5. 5. 236 Lu / 3D Virtual Worlds as Art Media and Exhibition Arenas ceptual learning (Efland, 2002; Freedman, 2003; Marshall & Vashe, 2008). As discussed previously, 3DVWs can serve as a contemporary art medium for students to create art with unique interac- tive and multi-modal features. 3D VWs can also offer great opportunities for students to learn new concepts and construct knowledge as they access art and have critical art conversations with people around the world in global settings. It is noted that empirical evidence to confirm these benefits for art learning is still needed. Lu (2011) developed an integrated model that combines Lu’s (2008) 3D VW characteristics (visualization, autonomy, interactivity, and inter- action) and Lim’s (2009)“Six Learnings of Second Life.” There are four learning stages and associ- ated activities in this model (Table 1) that focus on 3D VWs as an art medium, virtual art learn- ing environment, and exhibition arena. Students can expand their virtual experiences by creating visual content for their virtual art and co-creat- ing virtual art spaces with their own expression of complex concepts as well as by interacting with the global audiences during virtual art exhibit events. This model is comprehensive and relevant in art education contexts and, as a result, can serve as a conceptual framework for research and practice. Although the application of 3D VWs has been explored in art education, few empirical studies have been conducted. Therefore, an empiri- cal study that investigates how art education students responded to and perceived learning about affordances of 3D VWs is significant and timely in the digital age. Research Design The original study was aimed at generating empirical data to investigate art education stu- dents’initial responses to 3D VWs as a teaching/ learning environment, art medium, and exhibi- tion arena based on Lu’s (2010a) conceptual framework and teaching model. This article focuses on the latter two aspects. The three research questions were: • How do the students respond to a 3D VW as an art medium and exhibit arena in art education? • What is the art education students’perceived learning within 3D VWs? • Will they adopt 3D VWs in their future art practice? Course Descriptions I collected data for this study from four sec- tions of two technology courses focused on inte- grating emerging technologies in art education. One was designed for undergraduate and grad- uate students (two sections: one elective/one required). The second was a graduate seminar (two sections: both electives). The 8- to 10-week 3D VW sessions were held in a mix of both face-to-face and virtual meet- ings in the classroom along with at least two complete virtual meetings in remote locations. Students went through Lu’s (2008) 3D VW cur- riculum model and participated in the activities (See Table 1). The virtual environment in SL was Art Café2 where students met as cohort groups to attend/host events and work on their in- world projects. Participants and Procedure The participants in this study were 25 art education students (14 undergraduates and 11 graduate students, including 7 in-service art teachers) in an art education program at a Midwest university in 2008-2010. No students had prior knowledge or experience with SL. During these weeks, participants made tran- sitions from newbies to residents/builders/ creators/artists to event hosts. They explored the affordances of SL and its embedded digital visual culture individually or in a cohort group inside and outside of class time, discussed related issues, created artistic content (objects and virtual art spaces), and hosted art events at the Art Café in SL.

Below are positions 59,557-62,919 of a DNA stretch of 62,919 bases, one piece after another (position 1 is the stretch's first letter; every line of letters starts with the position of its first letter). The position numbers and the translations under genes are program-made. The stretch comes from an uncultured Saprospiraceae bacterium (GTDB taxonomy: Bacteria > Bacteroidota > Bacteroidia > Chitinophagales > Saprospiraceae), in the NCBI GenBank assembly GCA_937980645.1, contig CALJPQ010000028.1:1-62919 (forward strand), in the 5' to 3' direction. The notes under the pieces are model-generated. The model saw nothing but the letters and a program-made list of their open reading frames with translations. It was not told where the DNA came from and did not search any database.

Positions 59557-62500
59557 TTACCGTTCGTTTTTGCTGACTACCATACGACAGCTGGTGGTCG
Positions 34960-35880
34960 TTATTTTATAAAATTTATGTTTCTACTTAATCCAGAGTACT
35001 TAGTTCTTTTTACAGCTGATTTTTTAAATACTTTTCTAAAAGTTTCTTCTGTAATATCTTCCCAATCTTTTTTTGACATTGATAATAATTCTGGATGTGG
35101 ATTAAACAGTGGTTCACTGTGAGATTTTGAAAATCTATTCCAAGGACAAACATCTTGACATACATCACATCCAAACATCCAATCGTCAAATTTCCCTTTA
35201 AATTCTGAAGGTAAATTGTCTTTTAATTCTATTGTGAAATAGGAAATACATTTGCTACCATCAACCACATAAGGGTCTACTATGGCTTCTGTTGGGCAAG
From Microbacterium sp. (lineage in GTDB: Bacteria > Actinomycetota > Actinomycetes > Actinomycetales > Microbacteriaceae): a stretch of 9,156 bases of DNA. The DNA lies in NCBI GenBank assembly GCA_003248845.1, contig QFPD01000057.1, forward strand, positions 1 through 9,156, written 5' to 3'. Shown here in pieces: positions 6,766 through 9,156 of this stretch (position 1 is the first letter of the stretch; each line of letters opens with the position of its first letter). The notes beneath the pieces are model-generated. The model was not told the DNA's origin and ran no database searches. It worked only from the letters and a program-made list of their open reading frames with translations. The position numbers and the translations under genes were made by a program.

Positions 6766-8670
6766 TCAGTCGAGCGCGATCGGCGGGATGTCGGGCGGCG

6. 6. Studies in Art Education / Volume 54, No. 3 237 Research Methods and Data Analysis This study was a mixed-method research project using qualitative and quantitative methods to collect and analyze data from surveys, interviews, observations, transcripts of onlinediscussionsandconversations,snapshots, videos of events, and participant assignments such as presentation slides, learning journals, and project documentations. The focus group interviews were conducted after each learning stage.The data were analyzed with content anal- ysis, utilizing clustering and counting methods (Miles & Huberman, 1994). Multiple methods (Denzin & Lincoln, 2000) and peer examination were used to increase validity (Merriam, 1988). To enhance reliability, a research team, including graduate students, was formed to observe the SL events and in-class workshops and to analyze and triangulate the data. Findings and Discussions In this section I present a selection of findings extracted from the qualitative analysis. Findings regarding students’ responses and perceived learning for the first two research questions will be presented and discussed in two sections: 3D VWs “as an art medium” and “as a creation and exhibition arena.” The findings for the third ques- tion are presented in“educational application.” As an Art Medium Using 3D VWs as an art medium was a very new experience for all of the participants. They “created”virtual art from 3D perspectives within Table 1. Lu’s integrated teaching model for 3D VWs (2011).